If we re-conceive products, commodities, as gifts, we restructure the DNA of both the giver and the receiver. We change the way we interpret the peaks and troughs of the value chain. Convertible value accrues to something approaching abundance, a counterpoint to our toxic obsession with economic growth, which is always butting at the ceiling of limits and back down to the brittle, fleeting language of scarcity and want. Abundance, however, has no end, it merely changes its value, its form. It mutates, and its story along with it is first enriched and then passed on. Robin Wall Kimmerer explains this concept so beautifully in her book Braiding Sweetgrass – an influence on Alan’s work – and in this shorter piece for the magazine Emergence:
‘Gratitude and reciprocity are the currency of a gift economy, and they have the remarkable property of multiplying with every exchange, their energy concentrating as they pass from hand to hand, a truly renewable resource. I accept the gift from the bush and then spread that gift with a dish of berries to my neighbor, who makes a pie to share with his friend, who feels so wealthy in food and friendship that he volunteers at the food pantry. You know how it goes.’ ‘The Serviceberry – An Economy of Abundance’, Robin Wall Kimmerer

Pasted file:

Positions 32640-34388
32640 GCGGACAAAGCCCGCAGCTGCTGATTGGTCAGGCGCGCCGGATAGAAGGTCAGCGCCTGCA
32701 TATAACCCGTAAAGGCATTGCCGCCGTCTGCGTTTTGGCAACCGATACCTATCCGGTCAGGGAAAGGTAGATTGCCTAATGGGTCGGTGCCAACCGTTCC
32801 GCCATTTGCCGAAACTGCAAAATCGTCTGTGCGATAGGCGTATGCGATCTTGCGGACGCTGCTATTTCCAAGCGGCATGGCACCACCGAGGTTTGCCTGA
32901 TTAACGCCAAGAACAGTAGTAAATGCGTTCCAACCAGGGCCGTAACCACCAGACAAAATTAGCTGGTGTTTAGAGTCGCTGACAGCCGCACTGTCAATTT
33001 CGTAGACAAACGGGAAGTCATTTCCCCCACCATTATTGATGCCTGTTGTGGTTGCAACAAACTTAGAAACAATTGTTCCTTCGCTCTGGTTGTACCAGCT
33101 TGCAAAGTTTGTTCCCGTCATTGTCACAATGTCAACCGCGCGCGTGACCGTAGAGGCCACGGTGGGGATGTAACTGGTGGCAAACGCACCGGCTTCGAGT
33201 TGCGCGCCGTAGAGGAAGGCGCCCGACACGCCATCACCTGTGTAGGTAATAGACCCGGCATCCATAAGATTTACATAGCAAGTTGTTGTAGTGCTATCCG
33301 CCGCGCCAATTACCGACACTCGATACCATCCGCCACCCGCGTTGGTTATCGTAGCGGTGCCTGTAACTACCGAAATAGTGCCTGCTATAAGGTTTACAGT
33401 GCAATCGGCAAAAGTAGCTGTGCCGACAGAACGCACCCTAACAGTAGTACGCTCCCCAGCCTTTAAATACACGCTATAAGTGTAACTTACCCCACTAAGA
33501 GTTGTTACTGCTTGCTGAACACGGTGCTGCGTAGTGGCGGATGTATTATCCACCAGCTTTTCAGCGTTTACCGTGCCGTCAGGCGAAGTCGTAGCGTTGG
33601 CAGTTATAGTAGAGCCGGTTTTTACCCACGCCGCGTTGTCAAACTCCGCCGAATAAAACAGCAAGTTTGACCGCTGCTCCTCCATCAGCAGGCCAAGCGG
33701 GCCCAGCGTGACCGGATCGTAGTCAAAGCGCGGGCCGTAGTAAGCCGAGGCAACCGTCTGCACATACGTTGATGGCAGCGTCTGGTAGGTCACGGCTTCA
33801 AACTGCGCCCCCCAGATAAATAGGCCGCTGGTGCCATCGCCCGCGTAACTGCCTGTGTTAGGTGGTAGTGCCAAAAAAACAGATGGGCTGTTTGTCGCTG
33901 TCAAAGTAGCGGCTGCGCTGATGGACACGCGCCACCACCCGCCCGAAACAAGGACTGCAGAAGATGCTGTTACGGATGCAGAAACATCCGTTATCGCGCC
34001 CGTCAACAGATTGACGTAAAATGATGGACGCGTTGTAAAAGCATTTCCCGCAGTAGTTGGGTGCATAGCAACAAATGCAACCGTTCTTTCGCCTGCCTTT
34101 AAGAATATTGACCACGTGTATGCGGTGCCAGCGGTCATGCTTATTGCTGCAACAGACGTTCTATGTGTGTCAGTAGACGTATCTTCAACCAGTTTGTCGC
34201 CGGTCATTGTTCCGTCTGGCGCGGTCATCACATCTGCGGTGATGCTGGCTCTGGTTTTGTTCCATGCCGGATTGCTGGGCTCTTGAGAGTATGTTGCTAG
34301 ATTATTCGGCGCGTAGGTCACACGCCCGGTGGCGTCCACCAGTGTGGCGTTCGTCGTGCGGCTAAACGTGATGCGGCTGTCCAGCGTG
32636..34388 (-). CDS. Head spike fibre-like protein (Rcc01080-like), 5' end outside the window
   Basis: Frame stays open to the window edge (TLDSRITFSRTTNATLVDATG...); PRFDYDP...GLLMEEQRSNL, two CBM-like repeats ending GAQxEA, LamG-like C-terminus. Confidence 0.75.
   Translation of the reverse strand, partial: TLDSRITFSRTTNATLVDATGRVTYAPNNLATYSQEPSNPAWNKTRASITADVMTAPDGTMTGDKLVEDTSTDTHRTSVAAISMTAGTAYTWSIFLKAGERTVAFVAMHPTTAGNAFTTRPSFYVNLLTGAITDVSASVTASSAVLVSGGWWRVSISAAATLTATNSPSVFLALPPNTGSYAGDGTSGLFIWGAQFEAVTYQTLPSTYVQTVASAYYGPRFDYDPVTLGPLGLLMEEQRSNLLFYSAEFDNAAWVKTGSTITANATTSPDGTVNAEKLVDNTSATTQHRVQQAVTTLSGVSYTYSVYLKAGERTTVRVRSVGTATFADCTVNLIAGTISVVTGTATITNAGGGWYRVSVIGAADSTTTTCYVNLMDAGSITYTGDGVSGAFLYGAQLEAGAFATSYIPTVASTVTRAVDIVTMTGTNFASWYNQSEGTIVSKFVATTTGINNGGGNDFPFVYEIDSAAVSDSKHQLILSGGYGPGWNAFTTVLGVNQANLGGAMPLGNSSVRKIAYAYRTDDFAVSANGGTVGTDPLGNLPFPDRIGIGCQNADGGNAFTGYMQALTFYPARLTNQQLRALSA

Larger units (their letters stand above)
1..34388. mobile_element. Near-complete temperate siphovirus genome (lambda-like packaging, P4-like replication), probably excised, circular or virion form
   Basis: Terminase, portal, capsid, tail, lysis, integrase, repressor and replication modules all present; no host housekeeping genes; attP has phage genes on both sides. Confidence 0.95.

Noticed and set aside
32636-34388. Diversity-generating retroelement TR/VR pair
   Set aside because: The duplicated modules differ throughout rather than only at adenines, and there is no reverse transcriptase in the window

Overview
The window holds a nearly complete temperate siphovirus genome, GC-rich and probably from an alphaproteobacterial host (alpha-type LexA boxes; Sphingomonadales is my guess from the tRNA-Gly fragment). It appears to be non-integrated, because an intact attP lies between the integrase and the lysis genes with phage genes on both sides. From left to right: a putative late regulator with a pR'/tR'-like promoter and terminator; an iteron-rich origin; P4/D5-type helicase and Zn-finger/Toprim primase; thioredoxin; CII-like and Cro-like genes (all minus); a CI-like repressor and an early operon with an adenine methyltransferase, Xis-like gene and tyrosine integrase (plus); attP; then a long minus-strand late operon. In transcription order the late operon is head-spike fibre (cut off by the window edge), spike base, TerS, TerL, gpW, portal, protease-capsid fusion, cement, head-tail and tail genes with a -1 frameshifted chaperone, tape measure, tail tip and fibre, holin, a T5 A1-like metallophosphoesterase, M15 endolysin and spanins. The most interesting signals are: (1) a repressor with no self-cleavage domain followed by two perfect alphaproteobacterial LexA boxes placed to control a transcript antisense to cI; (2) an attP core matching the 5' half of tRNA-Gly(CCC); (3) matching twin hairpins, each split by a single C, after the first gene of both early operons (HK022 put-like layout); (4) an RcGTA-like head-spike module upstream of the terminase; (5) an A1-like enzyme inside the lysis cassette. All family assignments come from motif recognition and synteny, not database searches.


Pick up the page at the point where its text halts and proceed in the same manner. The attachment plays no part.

This pivot back to nature as an economy of gifts achieves material expression in Alan’s introduction to biomimicry, the application of nature’s solutions – so elegant, multi-dimensional and rich – to our otherwise stubbornly two-dimensional and linear problems. Our planet is and always has been a cosmic laboratory, a vast un-ending experiment in biological R+D. Our ancestors knew that instinctively, so much closer were they to the rhythm of Gaia’s heaving breath, but we have become disconnected like a child separated from its mother by soundproof glass.